Based on an RP2040 (perhaps better known as the Raspberry Pi Pico), it literally fits in the palm of your hand and has a tiny 1.54" screen and a comically terrible buzzer for sound.
There is so much to love in this tiny little console; there is a slimline API which does the bare minimum and mostly keeps out of your way, and thanks to the wizardry of DaftFreak it can be a target of the much more sophisticated 32blit API.
The practical upshot of this second point is that any game built for the 32blit is trivially portable to the PicoSystem. Yes, you need to accomodate the smaller (and differently aspect ratioed) screen, and the controls are more basic. And the sound is ... very different. But as long as you build your game carefully, it's literally a case of recompiling for the right target.
Which is all well and good if you have a game to port, but being the Luddite that I am I retain a soft spot for the native API which is why I list them first here.
Of course, the downside of that more basic API is that there is no desktop build, so the development cycle is a lot more tedious as you have to upload each change to the device itself and debugging is ... well, it's a pain. But if everything was easy, it would be boring!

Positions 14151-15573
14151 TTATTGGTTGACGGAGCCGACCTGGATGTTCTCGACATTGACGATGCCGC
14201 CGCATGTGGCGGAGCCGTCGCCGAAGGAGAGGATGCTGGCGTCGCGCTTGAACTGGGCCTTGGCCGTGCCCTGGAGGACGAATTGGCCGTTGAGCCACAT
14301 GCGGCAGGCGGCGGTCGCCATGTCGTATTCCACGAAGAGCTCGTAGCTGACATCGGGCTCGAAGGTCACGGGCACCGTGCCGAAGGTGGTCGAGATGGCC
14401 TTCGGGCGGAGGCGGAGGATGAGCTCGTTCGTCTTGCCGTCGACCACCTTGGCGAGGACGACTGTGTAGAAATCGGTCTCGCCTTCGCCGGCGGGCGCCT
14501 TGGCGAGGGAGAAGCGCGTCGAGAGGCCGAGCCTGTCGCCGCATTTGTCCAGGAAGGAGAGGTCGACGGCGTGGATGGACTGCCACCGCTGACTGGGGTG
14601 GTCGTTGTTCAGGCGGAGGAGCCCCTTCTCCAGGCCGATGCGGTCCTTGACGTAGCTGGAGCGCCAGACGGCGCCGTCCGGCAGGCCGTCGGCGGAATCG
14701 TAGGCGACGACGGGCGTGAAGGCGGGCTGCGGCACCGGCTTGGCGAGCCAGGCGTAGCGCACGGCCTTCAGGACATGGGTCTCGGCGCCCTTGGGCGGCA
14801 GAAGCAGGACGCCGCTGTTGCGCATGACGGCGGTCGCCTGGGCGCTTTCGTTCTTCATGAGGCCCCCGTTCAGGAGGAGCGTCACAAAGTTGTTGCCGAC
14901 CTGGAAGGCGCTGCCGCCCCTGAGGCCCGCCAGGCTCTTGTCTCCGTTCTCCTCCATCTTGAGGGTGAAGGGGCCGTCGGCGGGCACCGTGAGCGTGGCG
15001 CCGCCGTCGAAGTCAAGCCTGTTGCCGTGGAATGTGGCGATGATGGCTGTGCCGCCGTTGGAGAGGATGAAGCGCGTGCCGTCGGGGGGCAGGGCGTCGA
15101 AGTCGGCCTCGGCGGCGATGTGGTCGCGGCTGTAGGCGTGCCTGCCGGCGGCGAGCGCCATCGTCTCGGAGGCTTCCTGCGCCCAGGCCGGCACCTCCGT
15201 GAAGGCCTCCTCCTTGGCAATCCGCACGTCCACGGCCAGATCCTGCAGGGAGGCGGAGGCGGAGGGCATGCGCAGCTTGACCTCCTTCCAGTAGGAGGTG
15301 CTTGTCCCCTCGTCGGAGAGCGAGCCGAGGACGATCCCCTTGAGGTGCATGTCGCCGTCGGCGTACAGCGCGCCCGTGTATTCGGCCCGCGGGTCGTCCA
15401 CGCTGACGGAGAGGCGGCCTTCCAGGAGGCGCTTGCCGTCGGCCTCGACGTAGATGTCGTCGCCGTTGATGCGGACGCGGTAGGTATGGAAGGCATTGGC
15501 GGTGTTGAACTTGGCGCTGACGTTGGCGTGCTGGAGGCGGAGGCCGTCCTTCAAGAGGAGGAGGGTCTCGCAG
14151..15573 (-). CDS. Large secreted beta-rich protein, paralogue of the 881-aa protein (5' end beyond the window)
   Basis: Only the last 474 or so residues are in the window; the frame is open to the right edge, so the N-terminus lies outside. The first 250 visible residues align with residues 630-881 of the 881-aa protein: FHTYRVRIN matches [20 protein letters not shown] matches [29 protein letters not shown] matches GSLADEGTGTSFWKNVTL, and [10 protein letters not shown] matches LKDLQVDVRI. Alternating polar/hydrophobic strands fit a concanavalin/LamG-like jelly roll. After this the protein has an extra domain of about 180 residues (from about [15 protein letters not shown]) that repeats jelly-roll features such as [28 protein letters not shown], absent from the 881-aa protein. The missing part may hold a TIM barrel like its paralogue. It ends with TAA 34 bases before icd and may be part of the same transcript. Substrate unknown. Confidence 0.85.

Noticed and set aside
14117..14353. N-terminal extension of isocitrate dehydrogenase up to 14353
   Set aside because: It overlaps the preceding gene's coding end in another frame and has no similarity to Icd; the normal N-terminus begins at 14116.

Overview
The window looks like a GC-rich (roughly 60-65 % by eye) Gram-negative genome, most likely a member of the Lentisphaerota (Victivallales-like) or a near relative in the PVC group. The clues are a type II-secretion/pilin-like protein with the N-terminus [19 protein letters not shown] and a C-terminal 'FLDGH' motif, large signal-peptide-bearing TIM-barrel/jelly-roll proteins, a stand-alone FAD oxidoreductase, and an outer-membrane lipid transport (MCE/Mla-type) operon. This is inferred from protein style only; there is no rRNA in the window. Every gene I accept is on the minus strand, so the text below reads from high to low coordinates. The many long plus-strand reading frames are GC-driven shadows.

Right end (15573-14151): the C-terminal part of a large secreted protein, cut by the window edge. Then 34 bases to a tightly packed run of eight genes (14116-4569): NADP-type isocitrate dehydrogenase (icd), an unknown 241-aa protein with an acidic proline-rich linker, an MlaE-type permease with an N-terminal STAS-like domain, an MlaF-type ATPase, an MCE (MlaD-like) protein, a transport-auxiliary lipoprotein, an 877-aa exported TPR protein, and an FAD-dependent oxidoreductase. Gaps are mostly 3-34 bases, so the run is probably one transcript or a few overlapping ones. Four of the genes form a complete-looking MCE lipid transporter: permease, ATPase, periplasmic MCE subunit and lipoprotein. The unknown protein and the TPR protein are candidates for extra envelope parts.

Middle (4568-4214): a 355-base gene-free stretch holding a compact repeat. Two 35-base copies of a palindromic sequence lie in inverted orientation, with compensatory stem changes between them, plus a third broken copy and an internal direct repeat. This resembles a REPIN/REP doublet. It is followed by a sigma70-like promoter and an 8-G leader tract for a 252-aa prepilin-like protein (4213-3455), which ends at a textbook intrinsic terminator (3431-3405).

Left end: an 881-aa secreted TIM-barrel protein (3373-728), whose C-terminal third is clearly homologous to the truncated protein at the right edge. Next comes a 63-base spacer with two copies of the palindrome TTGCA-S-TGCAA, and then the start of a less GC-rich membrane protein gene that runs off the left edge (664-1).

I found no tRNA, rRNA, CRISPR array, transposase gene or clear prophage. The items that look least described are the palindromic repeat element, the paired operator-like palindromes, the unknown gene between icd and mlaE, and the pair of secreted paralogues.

I'll admit, this was an idea borne almost entirely out of the obvious name pun. 2048 is a well known and regularly-cloned puzzle game. Originally created by Gabriele Cirulli but hopefully he'll forgive me stealing his idea.
I wrote this (very quickly) as a way to experiment with the native API. As you can see from the code it's pretty basic but it's a complete game and even has a few beeps.
Originally built for the 32blit, this demonstrates quite nicely how easy it is to port a game on that API - this took an afternoon of retrofitting because although it handled different screen sizes, the changes aspect ratio meant redesigning all the levels.